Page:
If you went back 120 years ago, a retailer would be a pillar in the community. [They] would know not only everybody, but their likes, what they thought was interesting, what new products they might be interested in. And they would have to curate and make choices to fit in that box. They really became a part of that community.
As retail evolved so that scale became a big part of the game, much as it had earlier done in manufacturing, it became really critical that you understood customers through market research, those types of things, and that you used your scale to lower cost and therefore lower prices. Hence, Walmart played right into that picture. I think what’s so fascinating about that story and ours at Walmart is we’re kind of going back to the future here, where the expectation is rapidly changing from our customers and even our associates that we will know and be a part of that community. And, to do that, we have to be able to–in our case–scale that kind of knowledge across 4,000 stores.
We’re just barely starting to see the potential that [going local] offers us. We’re going to have to absolutely become a part of those communities and know what’s going on in that community. Being dumb about what’s happening is not going to be acceptable anymore for us or any other large organization.
Along with Facebook, Hearsay Social shares this vision of global businesses going local through social. The Hearsay Social platform was actually built from the ground up so that enterprises could engage with their customers via social media at every level of the organization–from brand to region to local stores, agents, or employees.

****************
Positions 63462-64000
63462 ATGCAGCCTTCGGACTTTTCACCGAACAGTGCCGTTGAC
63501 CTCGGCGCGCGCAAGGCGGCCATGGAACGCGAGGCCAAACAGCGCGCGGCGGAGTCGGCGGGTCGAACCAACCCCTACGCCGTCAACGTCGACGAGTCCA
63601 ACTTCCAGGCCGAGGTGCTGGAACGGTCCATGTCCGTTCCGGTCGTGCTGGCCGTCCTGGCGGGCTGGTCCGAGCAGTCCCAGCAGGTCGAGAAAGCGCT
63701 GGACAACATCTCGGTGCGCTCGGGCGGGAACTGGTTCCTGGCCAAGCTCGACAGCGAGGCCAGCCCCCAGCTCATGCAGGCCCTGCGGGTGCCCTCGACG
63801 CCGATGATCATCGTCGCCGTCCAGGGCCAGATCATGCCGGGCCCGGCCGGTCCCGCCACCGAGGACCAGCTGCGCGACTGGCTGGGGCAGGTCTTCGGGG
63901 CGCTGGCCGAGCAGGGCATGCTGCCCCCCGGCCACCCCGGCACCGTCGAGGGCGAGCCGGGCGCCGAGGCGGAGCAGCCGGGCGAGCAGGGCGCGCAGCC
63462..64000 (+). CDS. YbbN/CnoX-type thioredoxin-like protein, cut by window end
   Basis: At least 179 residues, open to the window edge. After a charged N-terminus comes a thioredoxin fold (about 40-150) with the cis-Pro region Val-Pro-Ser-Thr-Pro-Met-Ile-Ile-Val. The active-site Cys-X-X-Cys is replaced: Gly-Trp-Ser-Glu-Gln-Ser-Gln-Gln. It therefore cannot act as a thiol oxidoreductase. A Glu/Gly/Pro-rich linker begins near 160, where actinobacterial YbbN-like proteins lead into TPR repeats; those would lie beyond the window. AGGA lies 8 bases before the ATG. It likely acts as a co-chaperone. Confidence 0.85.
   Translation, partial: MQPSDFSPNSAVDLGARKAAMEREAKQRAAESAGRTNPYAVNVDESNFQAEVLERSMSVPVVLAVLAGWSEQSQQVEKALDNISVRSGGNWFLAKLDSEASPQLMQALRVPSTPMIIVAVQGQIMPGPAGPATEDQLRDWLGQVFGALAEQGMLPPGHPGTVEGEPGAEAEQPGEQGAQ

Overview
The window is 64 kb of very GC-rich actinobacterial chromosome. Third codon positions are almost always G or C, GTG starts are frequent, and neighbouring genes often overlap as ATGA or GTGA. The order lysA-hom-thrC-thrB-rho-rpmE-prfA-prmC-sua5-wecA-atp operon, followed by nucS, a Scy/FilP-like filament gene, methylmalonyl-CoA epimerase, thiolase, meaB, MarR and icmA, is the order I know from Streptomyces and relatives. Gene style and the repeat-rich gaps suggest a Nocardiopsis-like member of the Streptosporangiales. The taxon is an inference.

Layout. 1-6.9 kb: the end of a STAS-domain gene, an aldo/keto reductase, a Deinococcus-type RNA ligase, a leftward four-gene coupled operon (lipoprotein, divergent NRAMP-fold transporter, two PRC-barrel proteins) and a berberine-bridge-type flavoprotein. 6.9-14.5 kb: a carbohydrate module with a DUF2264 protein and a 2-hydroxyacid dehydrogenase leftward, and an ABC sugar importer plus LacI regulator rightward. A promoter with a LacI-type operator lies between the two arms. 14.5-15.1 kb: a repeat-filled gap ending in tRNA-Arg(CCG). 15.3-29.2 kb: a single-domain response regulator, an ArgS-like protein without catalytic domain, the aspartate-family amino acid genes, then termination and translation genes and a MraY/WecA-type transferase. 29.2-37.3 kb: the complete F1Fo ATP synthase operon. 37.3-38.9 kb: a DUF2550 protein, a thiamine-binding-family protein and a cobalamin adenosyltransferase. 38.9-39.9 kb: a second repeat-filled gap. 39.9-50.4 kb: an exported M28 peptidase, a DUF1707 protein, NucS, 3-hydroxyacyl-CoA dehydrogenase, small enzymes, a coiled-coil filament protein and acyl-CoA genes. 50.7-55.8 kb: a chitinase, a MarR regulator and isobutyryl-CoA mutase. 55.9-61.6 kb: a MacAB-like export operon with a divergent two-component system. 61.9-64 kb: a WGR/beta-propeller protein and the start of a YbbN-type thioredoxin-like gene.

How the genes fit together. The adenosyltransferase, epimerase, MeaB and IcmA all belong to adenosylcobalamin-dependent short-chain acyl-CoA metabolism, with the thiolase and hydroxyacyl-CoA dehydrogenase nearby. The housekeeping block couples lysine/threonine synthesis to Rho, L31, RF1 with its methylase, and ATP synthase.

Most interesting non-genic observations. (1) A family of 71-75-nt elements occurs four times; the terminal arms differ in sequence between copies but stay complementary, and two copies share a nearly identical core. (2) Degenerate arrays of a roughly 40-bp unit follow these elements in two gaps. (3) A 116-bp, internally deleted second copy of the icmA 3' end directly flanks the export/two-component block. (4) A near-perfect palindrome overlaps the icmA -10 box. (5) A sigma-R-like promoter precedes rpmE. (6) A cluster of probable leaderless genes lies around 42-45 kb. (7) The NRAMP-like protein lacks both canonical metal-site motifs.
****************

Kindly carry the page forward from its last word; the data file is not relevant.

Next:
Hearsay Social CEO Clara Shih recently spoke to this shared vision in an Advertising Age editorial published this week, entitled Facebook’s New Business Pages Means Marketers Must Evolve:
The Internet disintermediated a human touch from many transactions, which is perfectly fine for highly commoditized products. I’m excited to see how the growing richness of social media engagement such as timeline stories are re-intermediating this sense of emotional connection and human touch. I have no doubt marketers will rise to the occasion and quickly realize this sea change in social marketing is actually an opportunity of a lifetime to transform our brands with authentic conversations and customer relationships at scale.
We’ve embedded Fischer’s conversation with Quinn below, which took place last month at the Facebook Marketing Conference in New York.